Is Our Love of Almonds Causing the California Drought?

almonds warning

Three days ago I made almond milk from scratch. I was so proud of myself I took a photo of it to share on Facebook. I never posted it though realizing there were crumbs from my experiment glaringly in the background.   With two kids that needed to get into bed, the crumbs remained until the morning and my beautiful carafe of fresh almond milk never got it’s Facebook debut. How would the world know how crunchy and earth friendly I am without posting that picture?!

Then as fate would have it, that very next morning I saw an article from the Atlantic Magazine, The Dark Side of Almond Use, where author James Hamblin, MD, discuses that while almonds are good for our health, and we as a nation are eating them in unprecedented numbers, almonds are grown in drought stricken California.  And to grow, almonds need a lot of water. In fact almond farms consume 1.1 trillion tons of water each year, about 1% of all of California’s water. The toll our thirst for almonds has on the environment is enough to raise alarm. Salmon stocks are dwindling having to compete with almonds for water and pollinating bees are being killed by the millions due to pesticide use. Hamblin really summed it up best,

“Thinking about going easy on almonds is sort of analogous to GMO dilemmas or buying organic, where the point isn’t really nutrition, it’s environmental consciousness and sustainability, which always come back to water.”

With the green movement well into its years, people are more conscious of recycling, composting, and feeling good about doing their part, but the effect of farm practices on the food we eat and the effects on the environment are still in it’s toddlerhood. The old equations of:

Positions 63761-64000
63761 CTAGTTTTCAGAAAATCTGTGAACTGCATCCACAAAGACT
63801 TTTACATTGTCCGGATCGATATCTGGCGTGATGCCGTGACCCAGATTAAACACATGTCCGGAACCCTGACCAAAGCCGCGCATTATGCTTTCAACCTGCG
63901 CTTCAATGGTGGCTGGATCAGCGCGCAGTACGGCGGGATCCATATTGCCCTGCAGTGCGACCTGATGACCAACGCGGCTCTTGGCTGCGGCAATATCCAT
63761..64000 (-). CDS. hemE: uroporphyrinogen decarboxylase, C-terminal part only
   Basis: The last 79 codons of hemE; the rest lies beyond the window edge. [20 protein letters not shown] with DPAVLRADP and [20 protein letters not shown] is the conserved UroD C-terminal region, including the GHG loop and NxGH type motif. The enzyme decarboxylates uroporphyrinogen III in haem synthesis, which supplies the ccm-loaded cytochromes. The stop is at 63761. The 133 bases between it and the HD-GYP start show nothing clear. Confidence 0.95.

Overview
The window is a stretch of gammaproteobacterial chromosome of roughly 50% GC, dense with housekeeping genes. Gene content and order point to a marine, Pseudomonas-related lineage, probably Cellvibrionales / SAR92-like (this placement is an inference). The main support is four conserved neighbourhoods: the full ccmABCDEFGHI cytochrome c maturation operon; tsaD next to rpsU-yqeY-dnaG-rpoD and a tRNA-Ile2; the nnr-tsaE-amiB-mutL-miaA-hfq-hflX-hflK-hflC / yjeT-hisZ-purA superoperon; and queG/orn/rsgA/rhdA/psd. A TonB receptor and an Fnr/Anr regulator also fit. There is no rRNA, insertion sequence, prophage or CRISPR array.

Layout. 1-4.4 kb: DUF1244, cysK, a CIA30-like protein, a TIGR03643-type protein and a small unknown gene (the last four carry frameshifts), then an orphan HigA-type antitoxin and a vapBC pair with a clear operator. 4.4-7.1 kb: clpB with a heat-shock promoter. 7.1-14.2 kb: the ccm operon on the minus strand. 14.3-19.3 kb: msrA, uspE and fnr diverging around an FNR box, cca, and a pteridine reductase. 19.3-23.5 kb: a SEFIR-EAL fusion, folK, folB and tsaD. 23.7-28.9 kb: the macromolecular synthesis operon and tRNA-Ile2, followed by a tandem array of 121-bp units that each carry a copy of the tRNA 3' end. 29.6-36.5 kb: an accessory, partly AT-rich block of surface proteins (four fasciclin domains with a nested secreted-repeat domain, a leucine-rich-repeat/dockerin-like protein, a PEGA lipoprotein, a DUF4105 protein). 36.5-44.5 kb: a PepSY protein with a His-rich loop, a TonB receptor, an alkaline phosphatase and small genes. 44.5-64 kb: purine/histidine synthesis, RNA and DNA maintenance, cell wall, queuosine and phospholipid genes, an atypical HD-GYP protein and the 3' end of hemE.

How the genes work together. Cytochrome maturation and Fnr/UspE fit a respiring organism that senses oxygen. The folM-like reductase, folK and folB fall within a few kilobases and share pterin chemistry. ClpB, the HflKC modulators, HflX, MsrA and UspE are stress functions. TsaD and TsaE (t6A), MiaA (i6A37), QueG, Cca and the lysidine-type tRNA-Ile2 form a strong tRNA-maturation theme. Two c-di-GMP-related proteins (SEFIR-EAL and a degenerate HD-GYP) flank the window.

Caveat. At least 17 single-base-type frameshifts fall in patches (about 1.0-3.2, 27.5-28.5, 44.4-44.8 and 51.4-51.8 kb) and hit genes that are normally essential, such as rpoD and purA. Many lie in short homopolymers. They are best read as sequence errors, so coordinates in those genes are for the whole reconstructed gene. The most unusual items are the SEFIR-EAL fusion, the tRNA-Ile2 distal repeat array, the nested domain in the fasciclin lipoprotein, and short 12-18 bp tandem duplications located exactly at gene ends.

Recycled + Sustainable = Good to use

Nutrition = Good to eat

are on their way out. We are headed in a new direction. Where healthy for me no longer equals healthy for the environment. A new equation might be:

Nutritious + Sustainable  x (Low Environmental Impact + Low water usage) + Living Wages + Human Animal Husbandry/distance from farm to table  = Acceptable food to eat

Is there an app yet for rating food based on this meticulously developed algorithm? Probably not, but I would bet there will be one shortly, where you can scan the barcode of any food and learn its sustainablity rating. So what does all this have to do with my almond milk experiment? Well perhaps I won’t be in such a hurry to make it again…or purchase almonds in the giant bulk quantity that I do. Maybe I will just use water on my cereal and in my shakes…cut out the middle man and go straight to the source.

But in all seriousness, the water debate (and water crisis) is not going to go away. Instead of having multi-national corporations and governments deciding on who gets use of the water, perhaps it’s time for We the People to start shaping how we want the water debate to unfold.  I’m putting my thinking cap on, I hope you do too. 

 

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